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Demo Of The Lima Driver On The KDE Spark Tablet

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  • Demo Of The Lima Driver On The KDE Spark Tablet

    Phoronix: Demo Of The Lima Driver On The KDE Spark Tablet

    The recently announced KDE Spark Tablet has an ARM Mali 400 as its graphics processor, which right now is backed by a closed-source user-space driver but that's changing thanks to the Lima driver that's providing a reverse-engineered open-source ARM Mali driver. Here's a demo of the Lima driver's Limare stack running on the KDE Spark Tablet hardware...

    http://www.phoronix.com/vr.php?view=MTA1NjY

  • #2
    When I buy a tablet it has to replace my phone, so I don't think I'll be buying a Spark as it doesn’t have a sim slot.

    The good thing about this driver (lima) is that it should be able to modified to work with the next GFX chip in the mali-400 family coming in 2013 that is supposed to be massively faster.

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    • #3
      Q: the most important reason why arm is so big these days is because it is hitting performance/watt that x86 cannot get even close to today. Top end performance is of course x86, but bottom end, where battery life matters, arm is unbeatable.

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      • #4
        Not to mention a windpad costs $600 O.o I mean seriously that is way out of the tablet sweetspot of $100-150

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        • #5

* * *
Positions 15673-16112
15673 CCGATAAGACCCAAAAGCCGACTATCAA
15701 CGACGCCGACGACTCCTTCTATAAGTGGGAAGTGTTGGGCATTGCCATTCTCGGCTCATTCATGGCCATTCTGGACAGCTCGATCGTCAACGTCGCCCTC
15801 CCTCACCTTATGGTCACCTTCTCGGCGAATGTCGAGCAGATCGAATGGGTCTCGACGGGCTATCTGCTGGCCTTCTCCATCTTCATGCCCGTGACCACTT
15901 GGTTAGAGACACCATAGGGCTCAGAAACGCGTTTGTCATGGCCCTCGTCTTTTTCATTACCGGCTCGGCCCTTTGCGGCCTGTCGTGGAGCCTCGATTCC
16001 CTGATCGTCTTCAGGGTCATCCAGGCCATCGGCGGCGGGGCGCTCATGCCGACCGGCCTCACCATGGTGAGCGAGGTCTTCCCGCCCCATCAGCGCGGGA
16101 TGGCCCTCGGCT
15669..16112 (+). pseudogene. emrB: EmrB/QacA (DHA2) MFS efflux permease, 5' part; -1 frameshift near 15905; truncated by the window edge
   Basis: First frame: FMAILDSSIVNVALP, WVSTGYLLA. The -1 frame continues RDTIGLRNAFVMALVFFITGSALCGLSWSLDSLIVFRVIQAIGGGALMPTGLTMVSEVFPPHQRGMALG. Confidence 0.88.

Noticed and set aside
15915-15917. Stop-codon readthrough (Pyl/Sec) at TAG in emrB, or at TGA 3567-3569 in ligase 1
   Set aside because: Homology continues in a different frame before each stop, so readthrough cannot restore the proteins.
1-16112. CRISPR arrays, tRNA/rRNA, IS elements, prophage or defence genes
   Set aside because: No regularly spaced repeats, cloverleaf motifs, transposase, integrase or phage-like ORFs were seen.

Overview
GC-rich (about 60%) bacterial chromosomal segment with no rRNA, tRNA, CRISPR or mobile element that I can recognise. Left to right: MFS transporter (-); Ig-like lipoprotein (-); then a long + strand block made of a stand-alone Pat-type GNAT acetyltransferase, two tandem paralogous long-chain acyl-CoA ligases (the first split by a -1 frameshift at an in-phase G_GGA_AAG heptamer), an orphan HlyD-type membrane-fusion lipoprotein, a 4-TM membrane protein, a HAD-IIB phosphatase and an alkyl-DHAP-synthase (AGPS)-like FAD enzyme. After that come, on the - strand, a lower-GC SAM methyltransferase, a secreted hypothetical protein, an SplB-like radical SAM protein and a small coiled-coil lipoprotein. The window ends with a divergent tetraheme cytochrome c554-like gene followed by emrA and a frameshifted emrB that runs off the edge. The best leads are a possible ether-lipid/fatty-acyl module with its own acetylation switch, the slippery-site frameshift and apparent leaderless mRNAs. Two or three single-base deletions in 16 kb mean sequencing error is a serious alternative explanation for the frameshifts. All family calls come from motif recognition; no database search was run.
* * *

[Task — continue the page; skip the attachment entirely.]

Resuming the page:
Originally posted by cb88 View Post
          Not to mention a windpad costs $600 O.o I mean seriously that is way out of the tablet sweetspot of $100-150
          I agree. I don't have money problems but I refuse to pay $399+ for a tablet.

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          • #6
            Originally posted by Qaridarium
            i don't understand the hype about closed source hardware?

            sure they write opensource drivers now but other hardware do have opensource drivers supported by the hardware company them self.

            for example: MSI WindPad 110W
            What a terrible example. Sure you get to use opensource drivers but you pay the windows tax for that privilege...

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            • #7
              Originally posted by Qaridarium
              i don't understand the hype about closed source hardware?

              sure they write opensource drivers now but other hardware do have opensource drivers supported by the hardware company them self.

              for example a amd-hardware based table. [tablet]

              for example: MSI WindPad 110W

              in the end they only hype the ARM chip based solution only because its "cheap"
              Wrong, show me an Open AMD ARM 3D implementation then we will talk, AMD have Not written any 3D Floss code for their gfx as found inside the so called massive "infotainment" sector, as found inside the freescale ARM A8 i.mx5 device in the years its been available, thats right AMD don't open oss their gfx,bsp,sdk in the ARM space ether.

              ARM routinely measure their SOC on performance/Milliwatt (The milliwatt is equal to one thousandth (10−3) of a watt) not performance/watt , show me any x86 based core SOC (System On a Chip) today that can say the same and mean/show it generally
              Last edited by popper; 02-11-2012, 04:27 PM.

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              • #8
                Missing the point

                The Zenithink C71 is already available -- by default it ships with Google's Android. The Zenithink C71 sells for $180~200 USD in the US, which makes it $80~100 USD less than what the re-branded KDE Spark is set to retail for with its open-source desktop experience. Sure, some of the proceeds of Spark sales benefit the KDE project, but you might as well buy the unimpressive Zenithink hardware that's already available and you can always donate any amount of money independently to the KDE project (or any other worthy free software project) and load the open-source software yourself.